Conquest or Dialogue?


In light of the recent controversy in both the English and French-language media concerning the National Battlefields Commission’s wish to re-enact the Battle of the Plains of Abraham to mark its 250th anniversary , a few thoughts come to mind.

First of all, as usual, the sovereignist intelligentsia seems to have completely missed the mark again with its sterile critique of the affaire, and its call, which was unfortunately heeded, to call the whole thing off. Also, I must take exception to what my good friend Mary Robertson had to say about the battle supposedly being a glorification of war, which it is not.

This event, albeit a violent one, was a pivotal milestone in the evolution of Québec and the Canadian federation. This event which we lived through must be recreated with the utmost authenticity so as to preserve and to honour the memory of those who served on both sides, and who gave their lives on the battlefield.

History marches forward and the crossing and blending of cultures continue with alacrity. Many Québecers, including yours truly, now consider themselves, just as much Québécois as they do Canadian, Québec civilization having descended from the ‘Canadien’ people after all. And whatever their sense of belonging, most Québecers take for granted that this violent human confrontation, which will have occurred almost 250 years ago this fall, was neither a glorious victory for Britannia, nor a crushing defeat for France, but rather the beginning of a dialogue between two of the greatest civilizations on this planet : The English and French-speaking peoples, and that it is effectively our destiny to pursue this dialogue within the context of a federal union which is ‘A Mari Usque ad Mare’, that is to say, from sea to sea.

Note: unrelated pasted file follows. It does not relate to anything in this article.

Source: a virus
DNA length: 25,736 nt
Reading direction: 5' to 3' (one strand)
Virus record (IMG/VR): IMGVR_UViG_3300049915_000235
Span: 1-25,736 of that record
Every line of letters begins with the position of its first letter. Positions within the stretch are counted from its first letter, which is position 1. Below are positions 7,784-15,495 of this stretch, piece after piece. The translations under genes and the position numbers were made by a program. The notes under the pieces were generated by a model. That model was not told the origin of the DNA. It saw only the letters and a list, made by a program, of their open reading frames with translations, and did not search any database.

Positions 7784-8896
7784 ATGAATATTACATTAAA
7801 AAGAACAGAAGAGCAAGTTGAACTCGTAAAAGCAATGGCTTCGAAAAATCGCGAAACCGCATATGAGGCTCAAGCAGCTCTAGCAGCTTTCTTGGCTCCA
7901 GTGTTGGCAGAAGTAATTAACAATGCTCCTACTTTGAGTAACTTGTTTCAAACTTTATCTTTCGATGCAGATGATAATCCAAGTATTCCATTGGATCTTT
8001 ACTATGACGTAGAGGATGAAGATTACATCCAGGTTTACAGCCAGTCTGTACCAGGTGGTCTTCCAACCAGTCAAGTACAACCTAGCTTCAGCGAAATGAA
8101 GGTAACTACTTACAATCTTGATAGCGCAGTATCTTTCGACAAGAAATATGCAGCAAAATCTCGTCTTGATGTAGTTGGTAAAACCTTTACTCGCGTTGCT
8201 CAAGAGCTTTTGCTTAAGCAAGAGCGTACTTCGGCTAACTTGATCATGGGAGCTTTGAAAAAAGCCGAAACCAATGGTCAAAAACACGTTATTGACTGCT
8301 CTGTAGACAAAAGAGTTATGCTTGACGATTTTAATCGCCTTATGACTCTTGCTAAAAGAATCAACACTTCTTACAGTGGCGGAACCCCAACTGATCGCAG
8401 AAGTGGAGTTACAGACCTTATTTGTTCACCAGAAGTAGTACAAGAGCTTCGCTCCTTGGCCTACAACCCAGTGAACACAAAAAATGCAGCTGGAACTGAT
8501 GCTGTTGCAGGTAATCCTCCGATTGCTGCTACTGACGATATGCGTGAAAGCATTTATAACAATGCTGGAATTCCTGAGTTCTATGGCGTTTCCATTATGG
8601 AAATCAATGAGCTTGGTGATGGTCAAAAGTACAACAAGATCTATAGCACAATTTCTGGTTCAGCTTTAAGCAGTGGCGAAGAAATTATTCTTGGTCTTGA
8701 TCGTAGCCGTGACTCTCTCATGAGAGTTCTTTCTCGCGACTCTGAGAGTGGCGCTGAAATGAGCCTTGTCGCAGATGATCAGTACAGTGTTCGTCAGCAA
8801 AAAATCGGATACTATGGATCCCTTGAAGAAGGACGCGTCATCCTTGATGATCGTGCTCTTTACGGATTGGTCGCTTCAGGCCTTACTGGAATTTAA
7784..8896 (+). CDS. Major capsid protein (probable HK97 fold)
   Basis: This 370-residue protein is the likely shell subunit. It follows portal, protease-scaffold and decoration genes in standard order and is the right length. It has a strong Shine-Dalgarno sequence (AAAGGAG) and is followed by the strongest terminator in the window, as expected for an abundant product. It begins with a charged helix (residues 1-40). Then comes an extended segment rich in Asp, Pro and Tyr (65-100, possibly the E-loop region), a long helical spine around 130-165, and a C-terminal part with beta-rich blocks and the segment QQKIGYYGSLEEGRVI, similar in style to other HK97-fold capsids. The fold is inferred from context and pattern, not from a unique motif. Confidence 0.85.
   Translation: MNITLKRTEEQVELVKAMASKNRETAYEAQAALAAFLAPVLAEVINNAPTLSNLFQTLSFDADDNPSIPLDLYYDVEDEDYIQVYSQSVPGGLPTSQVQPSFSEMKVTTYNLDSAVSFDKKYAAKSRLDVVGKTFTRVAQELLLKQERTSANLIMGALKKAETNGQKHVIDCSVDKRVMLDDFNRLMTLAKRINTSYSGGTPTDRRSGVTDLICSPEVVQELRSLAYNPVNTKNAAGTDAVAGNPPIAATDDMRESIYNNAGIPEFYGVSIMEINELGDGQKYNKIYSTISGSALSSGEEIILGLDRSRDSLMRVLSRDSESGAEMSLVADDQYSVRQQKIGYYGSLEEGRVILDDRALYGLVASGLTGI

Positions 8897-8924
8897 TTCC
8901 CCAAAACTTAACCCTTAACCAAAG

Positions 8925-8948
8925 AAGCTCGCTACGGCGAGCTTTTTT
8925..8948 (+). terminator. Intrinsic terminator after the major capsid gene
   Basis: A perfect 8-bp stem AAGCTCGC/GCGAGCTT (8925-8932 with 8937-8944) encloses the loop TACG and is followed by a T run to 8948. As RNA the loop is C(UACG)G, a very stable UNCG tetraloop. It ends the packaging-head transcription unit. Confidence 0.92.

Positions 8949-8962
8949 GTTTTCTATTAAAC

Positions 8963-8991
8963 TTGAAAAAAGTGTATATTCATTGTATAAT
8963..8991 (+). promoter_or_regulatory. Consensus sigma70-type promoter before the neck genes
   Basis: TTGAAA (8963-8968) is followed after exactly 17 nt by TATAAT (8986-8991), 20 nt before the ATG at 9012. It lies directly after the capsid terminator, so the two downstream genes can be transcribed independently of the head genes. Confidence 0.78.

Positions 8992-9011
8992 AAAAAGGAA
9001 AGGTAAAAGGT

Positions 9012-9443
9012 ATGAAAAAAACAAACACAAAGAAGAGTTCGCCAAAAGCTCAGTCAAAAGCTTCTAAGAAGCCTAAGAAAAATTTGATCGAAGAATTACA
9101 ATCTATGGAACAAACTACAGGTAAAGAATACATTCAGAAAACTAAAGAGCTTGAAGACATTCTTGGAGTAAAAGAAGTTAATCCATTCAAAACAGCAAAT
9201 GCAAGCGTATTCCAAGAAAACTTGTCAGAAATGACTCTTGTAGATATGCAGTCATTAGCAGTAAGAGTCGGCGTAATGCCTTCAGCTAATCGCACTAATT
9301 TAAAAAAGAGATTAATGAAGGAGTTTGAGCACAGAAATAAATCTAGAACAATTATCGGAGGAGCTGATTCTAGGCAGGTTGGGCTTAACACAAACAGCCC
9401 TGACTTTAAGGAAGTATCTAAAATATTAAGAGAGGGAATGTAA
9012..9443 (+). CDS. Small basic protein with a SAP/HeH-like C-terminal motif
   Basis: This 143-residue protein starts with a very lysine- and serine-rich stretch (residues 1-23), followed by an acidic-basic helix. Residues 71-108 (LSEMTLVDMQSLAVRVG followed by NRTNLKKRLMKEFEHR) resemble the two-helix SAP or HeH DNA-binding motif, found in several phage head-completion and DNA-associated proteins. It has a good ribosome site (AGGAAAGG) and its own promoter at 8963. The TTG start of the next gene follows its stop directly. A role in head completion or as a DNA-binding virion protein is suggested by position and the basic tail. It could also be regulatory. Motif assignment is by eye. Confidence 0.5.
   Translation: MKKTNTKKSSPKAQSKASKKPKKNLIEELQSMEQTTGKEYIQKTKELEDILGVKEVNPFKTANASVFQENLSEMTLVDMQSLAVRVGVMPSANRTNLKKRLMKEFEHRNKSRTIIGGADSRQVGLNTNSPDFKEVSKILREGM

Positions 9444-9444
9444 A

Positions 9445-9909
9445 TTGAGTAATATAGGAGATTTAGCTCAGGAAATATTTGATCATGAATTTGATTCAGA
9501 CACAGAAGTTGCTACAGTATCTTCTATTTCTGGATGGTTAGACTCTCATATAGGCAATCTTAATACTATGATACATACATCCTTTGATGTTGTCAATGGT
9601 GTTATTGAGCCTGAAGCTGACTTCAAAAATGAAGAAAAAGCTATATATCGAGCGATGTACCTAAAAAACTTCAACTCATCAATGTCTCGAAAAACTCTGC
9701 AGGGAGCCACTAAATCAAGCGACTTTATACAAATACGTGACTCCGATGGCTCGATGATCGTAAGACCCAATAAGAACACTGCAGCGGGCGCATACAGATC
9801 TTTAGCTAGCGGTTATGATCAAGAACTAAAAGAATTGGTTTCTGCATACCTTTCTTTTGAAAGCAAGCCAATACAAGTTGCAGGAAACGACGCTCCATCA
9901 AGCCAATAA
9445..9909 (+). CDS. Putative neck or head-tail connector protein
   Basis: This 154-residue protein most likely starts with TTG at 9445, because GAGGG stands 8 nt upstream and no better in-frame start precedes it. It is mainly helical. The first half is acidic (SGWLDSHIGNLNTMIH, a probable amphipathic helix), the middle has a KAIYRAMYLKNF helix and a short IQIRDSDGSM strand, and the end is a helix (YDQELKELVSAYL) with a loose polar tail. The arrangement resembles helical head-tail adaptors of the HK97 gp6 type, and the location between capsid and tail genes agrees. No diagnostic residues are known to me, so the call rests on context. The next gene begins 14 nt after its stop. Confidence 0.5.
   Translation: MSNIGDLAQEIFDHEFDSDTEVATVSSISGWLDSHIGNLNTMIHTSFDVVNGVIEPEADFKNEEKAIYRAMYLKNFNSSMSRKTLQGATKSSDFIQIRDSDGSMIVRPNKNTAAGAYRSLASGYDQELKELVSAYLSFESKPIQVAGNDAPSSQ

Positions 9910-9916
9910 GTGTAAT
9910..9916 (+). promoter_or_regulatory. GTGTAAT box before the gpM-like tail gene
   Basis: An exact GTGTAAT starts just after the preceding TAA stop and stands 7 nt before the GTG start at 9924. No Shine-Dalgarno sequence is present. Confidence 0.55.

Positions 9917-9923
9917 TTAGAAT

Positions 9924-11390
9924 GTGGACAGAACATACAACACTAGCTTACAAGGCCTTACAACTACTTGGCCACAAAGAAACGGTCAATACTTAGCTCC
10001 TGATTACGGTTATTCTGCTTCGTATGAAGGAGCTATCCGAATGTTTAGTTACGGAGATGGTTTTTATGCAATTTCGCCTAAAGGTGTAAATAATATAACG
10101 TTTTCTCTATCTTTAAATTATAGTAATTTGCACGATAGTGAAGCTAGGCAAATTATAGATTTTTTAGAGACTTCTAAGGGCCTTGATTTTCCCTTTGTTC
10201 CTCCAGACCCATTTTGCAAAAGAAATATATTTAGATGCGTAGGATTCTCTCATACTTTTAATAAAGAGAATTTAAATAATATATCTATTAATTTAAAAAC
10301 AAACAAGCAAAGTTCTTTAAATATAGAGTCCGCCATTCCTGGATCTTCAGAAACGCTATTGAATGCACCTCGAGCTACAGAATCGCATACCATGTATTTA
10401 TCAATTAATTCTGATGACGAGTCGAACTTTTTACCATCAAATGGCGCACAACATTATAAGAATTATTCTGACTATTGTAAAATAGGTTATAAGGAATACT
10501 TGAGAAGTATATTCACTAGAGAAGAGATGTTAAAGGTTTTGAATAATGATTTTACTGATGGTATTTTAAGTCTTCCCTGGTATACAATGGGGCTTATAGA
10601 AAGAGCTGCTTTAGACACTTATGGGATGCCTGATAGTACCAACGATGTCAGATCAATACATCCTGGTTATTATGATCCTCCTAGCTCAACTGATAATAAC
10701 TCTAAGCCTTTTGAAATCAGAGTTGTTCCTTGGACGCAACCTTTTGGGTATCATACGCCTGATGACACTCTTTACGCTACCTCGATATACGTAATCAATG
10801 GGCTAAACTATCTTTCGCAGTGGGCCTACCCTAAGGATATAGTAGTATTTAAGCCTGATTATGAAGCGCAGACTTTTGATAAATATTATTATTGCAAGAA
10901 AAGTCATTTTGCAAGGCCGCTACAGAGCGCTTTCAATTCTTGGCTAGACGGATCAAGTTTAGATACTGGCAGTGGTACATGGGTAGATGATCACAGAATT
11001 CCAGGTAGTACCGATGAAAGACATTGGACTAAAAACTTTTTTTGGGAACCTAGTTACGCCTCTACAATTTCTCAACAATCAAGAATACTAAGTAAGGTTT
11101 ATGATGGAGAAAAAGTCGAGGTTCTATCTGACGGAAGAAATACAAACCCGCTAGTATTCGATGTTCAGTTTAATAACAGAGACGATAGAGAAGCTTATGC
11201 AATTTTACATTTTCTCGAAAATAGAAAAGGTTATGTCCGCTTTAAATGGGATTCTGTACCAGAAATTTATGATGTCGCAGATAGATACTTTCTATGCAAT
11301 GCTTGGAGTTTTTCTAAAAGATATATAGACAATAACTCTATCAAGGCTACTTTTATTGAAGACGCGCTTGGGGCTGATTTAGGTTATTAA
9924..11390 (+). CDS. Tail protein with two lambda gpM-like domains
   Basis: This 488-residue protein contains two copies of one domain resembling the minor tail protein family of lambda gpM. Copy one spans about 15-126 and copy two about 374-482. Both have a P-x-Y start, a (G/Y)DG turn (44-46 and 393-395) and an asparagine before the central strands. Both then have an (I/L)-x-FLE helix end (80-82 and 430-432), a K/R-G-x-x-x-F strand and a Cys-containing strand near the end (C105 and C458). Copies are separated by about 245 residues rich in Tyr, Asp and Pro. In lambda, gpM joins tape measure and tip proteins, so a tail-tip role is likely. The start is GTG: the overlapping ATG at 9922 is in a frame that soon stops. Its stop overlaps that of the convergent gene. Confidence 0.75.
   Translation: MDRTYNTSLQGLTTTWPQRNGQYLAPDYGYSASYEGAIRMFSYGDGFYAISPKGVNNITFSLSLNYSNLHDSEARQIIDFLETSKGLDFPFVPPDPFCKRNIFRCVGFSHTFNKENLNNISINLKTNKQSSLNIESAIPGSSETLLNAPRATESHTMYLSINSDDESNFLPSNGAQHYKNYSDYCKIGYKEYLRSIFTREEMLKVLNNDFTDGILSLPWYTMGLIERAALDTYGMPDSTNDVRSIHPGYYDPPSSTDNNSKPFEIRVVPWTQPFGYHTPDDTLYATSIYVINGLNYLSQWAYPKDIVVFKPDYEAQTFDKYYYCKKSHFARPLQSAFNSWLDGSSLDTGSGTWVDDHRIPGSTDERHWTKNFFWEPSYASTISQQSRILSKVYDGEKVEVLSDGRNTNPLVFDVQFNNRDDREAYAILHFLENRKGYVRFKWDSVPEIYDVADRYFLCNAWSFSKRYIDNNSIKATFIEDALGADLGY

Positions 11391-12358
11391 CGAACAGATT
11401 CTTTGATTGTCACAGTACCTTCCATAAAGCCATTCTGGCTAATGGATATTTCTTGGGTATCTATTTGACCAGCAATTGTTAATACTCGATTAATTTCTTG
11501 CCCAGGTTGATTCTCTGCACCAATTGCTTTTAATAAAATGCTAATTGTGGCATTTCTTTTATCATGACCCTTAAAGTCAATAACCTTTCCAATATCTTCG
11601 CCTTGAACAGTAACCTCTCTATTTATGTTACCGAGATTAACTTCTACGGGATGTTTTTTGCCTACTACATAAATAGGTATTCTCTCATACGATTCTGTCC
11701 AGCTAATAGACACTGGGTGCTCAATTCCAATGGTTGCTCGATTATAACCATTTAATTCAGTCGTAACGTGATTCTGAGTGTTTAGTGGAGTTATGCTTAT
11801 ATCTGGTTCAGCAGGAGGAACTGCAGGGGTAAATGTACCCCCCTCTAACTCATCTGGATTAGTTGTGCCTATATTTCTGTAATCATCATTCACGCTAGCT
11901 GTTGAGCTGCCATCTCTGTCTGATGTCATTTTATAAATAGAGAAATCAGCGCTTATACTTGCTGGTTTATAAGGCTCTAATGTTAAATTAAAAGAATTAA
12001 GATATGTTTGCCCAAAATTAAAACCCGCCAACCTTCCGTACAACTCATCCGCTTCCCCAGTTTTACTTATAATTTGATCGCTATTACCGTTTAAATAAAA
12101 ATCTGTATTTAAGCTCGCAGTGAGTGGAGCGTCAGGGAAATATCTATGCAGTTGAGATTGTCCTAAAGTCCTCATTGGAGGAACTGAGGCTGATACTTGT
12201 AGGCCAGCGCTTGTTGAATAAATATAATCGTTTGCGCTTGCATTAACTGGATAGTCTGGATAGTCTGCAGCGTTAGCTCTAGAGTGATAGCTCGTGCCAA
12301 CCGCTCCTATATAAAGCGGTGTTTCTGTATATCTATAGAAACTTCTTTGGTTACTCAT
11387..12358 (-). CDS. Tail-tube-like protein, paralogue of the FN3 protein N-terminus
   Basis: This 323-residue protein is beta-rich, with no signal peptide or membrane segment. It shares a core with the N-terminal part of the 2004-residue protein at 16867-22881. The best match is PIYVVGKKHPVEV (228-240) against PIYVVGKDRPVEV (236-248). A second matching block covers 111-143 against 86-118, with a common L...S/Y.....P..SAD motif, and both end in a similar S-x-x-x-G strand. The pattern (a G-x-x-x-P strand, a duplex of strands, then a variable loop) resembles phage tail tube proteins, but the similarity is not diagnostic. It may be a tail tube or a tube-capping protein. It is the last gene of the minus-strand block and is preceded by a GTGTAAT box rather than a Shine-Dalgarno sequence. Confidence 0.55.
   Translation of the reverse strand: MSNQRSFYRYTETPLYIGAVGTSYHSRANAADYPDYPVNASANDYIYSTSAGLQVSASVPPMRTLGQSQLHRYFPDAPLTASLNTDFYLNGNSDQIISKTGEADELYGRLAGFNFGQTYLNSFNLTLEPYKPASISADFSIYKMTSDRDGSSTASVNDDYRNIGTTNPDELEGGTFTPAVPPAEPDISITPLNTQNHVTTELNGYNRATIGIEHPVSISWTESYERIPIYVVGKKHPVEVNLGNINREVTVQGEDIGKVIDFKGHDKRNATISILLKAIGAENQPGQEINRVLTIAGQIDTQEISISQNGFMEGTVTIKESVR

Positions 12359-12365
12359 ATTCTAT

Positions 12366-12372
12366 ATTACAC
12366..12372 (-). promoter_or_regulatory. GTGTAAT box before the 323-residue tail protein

This dialogue began almost as soon as the dust had settled on the battlefield, and the Ursulines nuns took pity upon the poor Scottish Highlander soldiers who were wearing their kilts, but with no underwear underneath. So they knit them some long underwear, avoiding therefore the worst case scenario for these poor souls in their new found land. Talk about reasonable accommodations!!! Messrs. Bouchard and Taylor would blush!!!

And so it has continued here in the land of the True North Strong and Free. until Confederation, when the grand coalition of Baldwin and Lafontaine created the embryonic core of elite accommodation which would become Canada. And our history continues still…

For I remember that we were born under the Fleur de lys of France, we grew up under the rose of England, and that it was under the Maple Leaf that we were reconciled all together as one federation of Aboriginal, French, English, and New Canadians.

Long live Québec, and long live our Home and Native Land! Peter Stuart

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